Mix together young adult professionals, music, markers and crayons, a rapid-wit improv theater troupe, a policy wonk from the Metropolitan Council, and what do you get?
An evening of engaged, lively discussion about the future of the seven-county metro region.
For two years, the Council has been engaging diverse groups across the metro for input on Thrive MSP 2040, the Council’s regional vision and framework set for release in 2014. The latest collaboration was with Young Non-Profit Professionals Network-Twin Cities (YNPN-TC) in an effort to hear specifically from Millennials.
Millennials (aka Generation Y) attract a lot of attention. Born between 1982 and 2000 (or today aged 13 through 31), they nationally number 80 million, a bigger group then their Baby Boomer parents or grandparents. They are considered the best-educated and most tech-savvy generation ever. They are also are considered more open-minded about social issues.
Council engages Millennials on their own turf
For this outreach effort, members of YNPN-TC and their friends gathered at the Amsterdam Bar and Hall in St. Paul. The improvisational Theater of Public Policy (T2P2) was on stage to lampoon it all – the young, the not-as-young, suburbanites, city dwellers, cars and buses, trains and bikes (and cyclists), roommates and living at home. The audience howled, wrote their thoughts on tables covered with paper – noise never abating – and discussed some pivotal lifestyle choices for the future, presented by the players on behalf of the Met Council staff:
Will you own or rent a home?
Prefer to ride transit or take your own car?
Do you want to live in a city? In a suburb?
Will you prefer owned space or public space?
Millennials presume sustainability is necessary
Here’s what the Council heard from the Millennials gathered:
Many talked in detail about their choices to minimize auto use, and to rent rather than own. Reasons cited include job uncertainty, a need for location flexibility, and using one’s time in shared activities rather than maintaining private property.
The group tended to prefer living locations with greater public or shared amenities.
The group presumes that sustainability (a proposed outcome for Thrive) and integrated action are necessary, and can describe in detail how these affect their daily lives. Many have jobs promoting efficiency and sustainability in nonprofit organizations.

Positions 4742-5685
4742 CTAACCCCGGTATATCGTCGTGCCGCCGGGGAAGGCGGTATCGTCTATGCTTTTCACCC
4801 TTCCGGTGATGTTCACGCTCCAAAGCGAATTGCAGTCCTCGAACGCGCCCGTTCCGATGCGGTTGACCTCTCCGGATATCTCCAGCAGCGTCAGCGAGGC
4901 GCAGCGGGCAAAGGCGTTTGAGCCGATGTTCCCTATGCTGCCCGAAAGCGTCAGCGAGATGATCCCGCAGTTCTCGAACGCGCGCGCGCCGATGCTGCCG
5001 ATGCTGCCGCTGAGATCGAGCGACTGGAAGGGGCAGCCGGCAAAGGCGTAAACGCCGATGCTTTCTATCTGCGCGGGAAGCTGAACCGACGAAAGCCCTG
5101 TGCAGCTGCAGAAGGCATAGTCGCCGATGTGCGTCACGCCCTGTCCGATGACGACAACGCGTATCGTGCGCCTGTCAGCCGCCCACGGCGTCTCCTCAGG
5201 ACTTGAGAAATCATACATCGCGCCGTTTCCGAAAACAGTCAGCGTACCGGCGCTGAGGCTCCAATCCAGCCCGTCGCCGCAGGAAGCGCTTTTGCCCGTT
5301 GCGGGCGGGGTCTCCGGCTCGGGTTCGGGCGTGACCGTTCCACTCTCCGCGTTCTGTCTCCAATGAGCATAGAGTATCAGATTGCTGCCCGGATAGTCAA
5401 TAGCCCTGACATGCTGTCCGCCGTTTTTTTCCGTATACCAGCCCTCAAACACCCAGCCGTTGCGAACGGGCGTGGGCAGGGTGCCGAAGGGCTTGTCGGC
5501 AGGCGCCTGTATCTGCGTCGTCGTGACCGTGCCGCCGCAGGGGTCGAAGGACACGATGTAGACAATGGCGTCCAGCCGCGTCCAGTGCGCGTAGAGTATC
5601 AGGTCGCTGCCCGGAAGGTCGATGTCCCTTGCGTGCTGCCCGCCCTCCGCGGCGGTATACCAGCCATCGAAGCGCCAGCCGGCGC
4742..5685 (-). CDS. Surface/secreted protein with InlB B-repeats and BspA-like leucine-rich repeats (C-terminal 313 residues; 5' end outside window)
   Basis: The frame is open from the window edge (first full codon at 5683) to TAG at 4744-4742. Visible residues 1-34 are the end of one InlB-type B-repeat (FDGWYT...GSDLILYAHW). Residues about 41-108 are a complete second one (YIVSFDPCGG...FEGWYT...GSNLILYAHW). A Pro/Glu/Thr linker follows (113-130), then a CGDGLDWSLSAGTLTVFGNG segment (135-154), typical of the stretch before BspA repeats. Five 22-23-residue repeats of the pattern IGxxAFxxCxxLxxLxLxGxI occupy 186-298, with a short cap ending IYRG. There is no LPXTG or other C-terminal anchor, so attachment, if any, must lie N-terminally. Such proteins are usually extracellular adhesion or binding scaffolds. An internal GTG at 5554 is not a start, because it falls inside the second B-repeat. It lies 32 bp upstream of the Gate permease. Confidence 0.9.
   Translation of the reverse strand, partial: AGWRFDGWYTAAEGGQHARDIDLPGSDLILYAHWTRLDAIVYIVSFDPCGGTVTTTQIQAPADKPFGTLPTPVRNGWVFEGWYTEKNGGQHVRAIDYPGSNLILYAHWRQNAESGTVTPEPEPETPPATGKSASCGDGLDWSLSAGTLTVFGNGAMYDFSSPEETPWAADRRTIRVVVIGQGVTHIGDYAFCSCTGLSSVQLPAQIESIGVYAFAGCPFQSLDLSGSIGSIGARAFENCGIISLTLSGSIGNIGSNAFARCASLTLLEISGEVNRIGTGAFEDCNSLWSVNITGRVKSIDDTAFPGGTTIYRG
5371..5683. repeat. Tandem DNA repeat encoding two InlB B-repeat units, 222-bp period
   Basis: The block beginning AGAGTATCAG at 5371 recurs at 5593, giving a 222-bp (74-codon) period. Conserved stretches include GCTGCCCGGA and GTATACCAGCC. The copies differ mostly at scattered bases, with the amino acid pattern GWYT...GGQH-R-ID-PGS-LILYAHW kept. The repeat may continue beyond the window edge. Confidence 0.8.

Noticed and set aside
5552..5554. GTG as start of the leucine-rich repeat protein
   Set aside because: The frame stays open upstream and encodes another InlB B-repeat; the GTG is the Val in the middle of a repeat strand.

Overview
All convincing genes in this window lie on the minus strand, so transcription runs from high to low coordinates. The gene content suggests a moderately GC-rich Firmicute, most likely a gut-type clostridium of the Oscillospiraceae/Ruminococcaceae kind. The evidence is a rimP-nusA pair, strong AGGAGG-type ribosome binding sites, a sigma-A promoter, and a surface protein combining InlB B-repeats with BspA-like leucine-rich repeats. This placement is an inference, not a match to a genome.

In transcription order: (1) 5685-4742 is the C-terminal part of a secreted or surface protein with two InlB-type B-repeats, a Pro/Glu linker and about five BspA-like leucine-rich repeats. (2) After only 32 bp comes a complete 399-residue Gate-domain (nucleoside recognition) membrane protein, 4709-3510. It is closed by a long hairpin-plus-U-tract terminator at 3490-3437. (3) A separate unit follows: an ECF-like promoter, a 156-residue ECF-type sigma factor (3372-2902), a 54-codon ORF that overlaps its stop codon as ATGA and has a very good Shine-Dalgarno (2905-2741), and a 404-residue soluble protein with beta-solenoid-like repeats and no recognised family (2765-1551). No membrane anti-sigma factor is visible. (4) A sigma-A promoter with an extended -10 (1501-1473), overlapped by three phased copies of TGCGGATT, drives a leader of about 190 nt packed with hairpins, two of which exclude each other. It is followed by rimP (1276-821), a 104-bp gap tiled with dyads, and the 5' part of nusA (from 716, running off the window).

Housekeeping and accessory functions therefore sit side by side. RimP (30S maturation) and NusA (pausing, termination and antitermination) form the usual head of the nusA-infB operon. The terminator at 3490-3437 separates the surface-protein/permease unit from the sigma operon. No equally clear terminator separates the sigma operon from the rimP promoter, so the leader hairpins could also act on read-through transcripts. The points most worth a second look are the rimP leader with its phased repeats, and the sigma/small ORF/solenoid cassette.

Millennials require different communications methods, with an emphasis on social media, interactivity, and transparency of decisions.
Many knew little about the Met Council prior to this event, and were eager and happy to learn more about the work of the Council.
Equitable outcomes demand robust community engagement
Community engagement is important for the development of Thrive “because people’s lives, patterns, and needs will be different in 30 years,” said Michelle Fure, outreach manager in the Council’s Communications Department. “And if we want equitable outcomes, we must engage a broad range of stakeholders, including those who have been underrepresented. That includes the Millennials, who in 30 years will be in their prime earning years with children and perhaps grandchildren of their own.”
“YNPN-TC felt it was an excellent opportunity for our members to think broadly and discuss regional issues, as well as voice our agreement and disagreement with assumptions made about Millennials,” said Krysten Ryba-Tures, programming chair for YNPN-TC.
“We discovered that trying a new format for outreach – seeking out a new audience on their own turf – was a robust way to learn new lessons for Thrive and for the Met Council,” said Dan Marckel, Council planning analyst. “We will be incorporating those lessons into Thrive MSP 2040 and into the Council’s work overall.”
Draft Thrive plan to be released in early 2014
Under state law, the Council prepares a long-range plan for the Twin Cities region every 10 years; Thrive MSP 2040 is the Council’s current planning effort. The policies being developed will also drive the policy plans for transportation, water resources, regional parks and housing.
“This plan is important to the Council’s charge to guide the region in orderly and economical development,” said Marckel. “It provides a framework for a shared vision for the region’s future.” The plan will include the Council’s forecasts for jobs, household and population growth throughout the seven counties, and provide policy direction for the other regional plans and local comprehensive plans. Detailed summary of the policy directions in Thrive (pdf).
A draft of the Thrive MSP 2040 plan will be made public for feedback and a public hearing in early 2014.